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Campaign Summary

Campaign Name Chesapeake Lighthouse and Aircraft Measurements for Satellites 2001
Campaign Location Chesapeake Bay and Atlantic Ocean
Campaign Plan CLAMS Operation Plan (pdf)
Inclusive Dates 10 July 2001 - 2 August 2001
Aircraft Flight Scientist Prof. Peter Hobbs
Additional Instruments Ames Airborne Tracking Sunphotometer (AATS-14)
Status Campaign Completed


CAR Data Summary

Principal Investigator Dr. Michael King
Co-Principal Investigator Dr. Charles Gatebe
Spectral Bands Configuration
Calibration Type Final
Missions Flown 10
Level-1B Data available
Level-1B Data Distribution NASA LaRC Atmospheric Sciences Data Center




CAR Mission (Flight) Pages
(Click on flight number or map to load mission page)

Flight # 1870   2001-07-10
Flight map for flight number 1870
Flight # 1871   2001-07-12
Flight map for flight number 1871
Flight # 1872   2001-07-14
Flight map for flight number 1872
Flight # 1873   2001-07-16
Flight map for flight number 1873
Flight # 1874   2001-07-17
Flight map for flight number 1874
Flight # 1875   2001-07-23
Flight map for flight number 1875
Flight # 1878   2001-07-26
Flight map for flight number 1878
Flight # 1879   2001-07-30
Flight map for flight number 1879
Flight # 1880   2001-07-31
Flight map for flight number 1880
Flight # 1882   2001-08-02
Flight map for flight number 1882


Campaign Objective: 

CLAMS is the Chesapeake Lighthouse and Aircraft Measurements for Satellites field campaign sponsored by CERES, MISR, MODIS-Atmospheres and the NASA/GEWEX Global Aerosol Climatology Project (GACP). The centerpiece of CLAMS is the Chesapeake Lighthouse sea platform 20 km east of Virginia Beach, at which NASA and NOAA make continuous, long-term measurements of radiation, meteorology, and ocean waves. Members of the CERES, MISR and MODIS instrument teams are collaborating to accomplish a common set of objectives tied to the validation of EOS data products. A first CLAMS campaign, currently being planned for July 2001 to validate Terra data products, is a shortwave closure experiment targeting clear (cloud-free) sky conditions and focused on obtaining:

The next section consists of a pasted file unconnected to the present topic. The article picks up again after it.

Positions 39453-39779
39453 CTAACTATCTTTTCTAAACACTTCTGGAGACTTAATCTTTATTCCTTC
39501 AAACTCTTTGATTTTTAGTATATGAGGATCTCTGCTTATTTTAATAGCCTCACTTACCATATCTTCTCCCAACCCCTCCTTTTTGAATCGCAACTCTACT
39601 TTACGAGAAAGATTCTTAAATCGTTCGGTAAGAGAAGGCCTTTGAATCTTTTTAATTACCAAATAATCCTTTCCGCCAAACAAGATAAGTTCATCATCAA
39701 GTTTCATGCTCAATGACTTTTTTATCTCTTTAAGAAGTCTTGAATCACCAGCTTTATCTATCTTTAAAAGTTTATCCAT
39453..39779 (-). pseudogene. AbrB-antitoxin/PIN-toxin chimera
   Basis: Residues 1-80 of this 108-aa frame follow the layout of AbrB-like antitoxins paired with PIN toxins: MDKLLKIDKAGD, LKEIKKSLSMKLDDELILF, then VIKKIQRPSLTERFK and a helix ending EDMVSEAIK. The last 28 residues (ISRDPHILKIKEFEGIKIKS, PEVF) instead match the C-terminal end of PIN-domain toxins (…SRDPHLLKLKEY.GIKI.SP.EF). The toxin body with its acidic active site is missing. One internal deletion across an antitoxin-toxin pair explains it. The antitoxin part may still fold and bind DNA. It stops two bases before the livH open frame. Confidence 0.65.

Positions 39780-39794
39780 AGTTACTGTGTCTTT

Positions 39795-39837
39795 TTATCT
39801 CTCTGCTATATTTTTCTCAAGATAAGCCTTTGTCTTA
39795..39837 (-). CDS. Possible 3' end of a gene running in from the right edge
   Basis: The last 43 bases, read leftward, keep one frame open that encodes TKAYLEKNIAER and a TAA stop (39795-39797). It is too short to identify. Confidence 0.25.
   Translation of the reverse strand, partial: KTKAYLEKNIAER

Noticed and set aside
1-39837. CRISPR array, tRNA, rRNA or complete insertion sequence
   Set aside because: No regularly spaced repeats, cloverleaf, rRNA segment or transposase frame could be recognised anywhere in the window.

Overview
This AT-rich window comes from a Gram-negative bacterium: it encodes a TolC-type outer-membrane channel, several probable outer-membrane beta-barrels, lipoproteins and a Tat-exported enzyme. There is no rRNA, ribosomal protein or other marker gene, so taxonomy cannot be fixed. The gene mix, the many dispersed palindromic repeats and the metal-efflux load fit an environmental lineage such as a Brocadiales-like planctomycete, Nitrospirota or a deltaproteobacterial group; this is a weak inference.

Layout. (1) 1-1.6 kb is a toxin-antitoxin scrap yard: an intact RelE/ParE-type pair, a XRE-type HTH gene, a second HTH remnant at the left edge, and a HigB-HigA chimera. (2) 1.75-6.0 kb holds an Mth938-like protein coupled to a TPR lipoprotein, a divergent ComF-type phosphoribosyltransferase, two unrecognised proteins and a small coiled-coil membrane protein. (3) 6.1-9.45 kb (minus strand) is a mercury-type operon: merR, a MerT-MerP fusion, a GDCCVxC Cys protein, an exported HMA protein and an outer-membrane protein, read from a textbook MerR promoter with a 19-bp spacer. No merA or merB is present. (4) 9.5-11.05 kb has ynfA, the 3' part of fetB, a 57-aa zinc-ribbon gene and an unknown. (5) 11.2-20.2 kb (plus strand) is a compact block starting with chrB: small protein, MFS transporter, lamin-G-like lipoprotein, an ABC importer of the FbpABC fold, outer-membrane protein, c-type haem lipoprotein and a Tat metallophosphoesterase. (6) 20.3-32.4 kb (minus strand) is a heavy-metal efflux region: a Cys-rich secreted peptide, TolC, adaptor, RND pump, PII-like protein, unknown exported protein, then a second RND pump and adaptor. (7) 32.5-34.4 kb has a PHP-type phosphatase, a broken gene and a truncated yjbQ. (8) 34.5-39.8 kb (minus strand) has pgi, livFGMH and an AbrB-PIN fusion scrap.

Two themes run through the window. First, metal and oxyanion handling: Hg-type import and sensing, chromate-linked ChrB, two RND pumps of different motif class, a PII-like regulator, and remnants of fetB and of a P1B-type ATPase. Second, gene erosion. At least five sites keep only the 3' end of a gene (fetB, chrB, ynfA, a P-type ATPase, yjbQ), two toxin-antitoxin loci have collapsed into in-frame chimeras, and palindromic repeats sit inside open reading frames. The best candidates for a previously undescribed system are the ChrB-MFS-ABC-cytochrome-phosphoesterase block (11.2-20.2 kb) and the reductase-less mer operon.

1. more accurate spectral and broadband radiative fluxes at the surface and within the atmosphere,
2. characterization of ocean optics in the vicinity of the lighthouse, and
3. description of the atmospheric aerosol amounts, micro-physical and optical properties, and their variability.

The observation strategy being designed for CLAMS to accomplish these goals will help satisfy a more specific set of objectives which includes validating retrievals of aerosol properties from satellites. These objectives are:

1. comparisons with in-situ measurements, surface-based measurements, and sensor intercomparisons,
2. assessing the impact of scene variability on measurement uncertainty, on ten meter to tem kilometer spatial scales,
3. testing the impact of improved boundary specification using CLAMS measurements, and
4. improving retrievals in sunglint regions.

A final object is to derive a more accurate description of the shortwave radiation budget of the cloud-free earth-atmosphere system that includes:

1. improved characterization of ocean optics including BRDF as a function of sun angle, aerosol loading, wind and sea state,
2. assessing the radiative impacts of aerosols,
3. extending the interpretation of CLAMS data to the open ocean.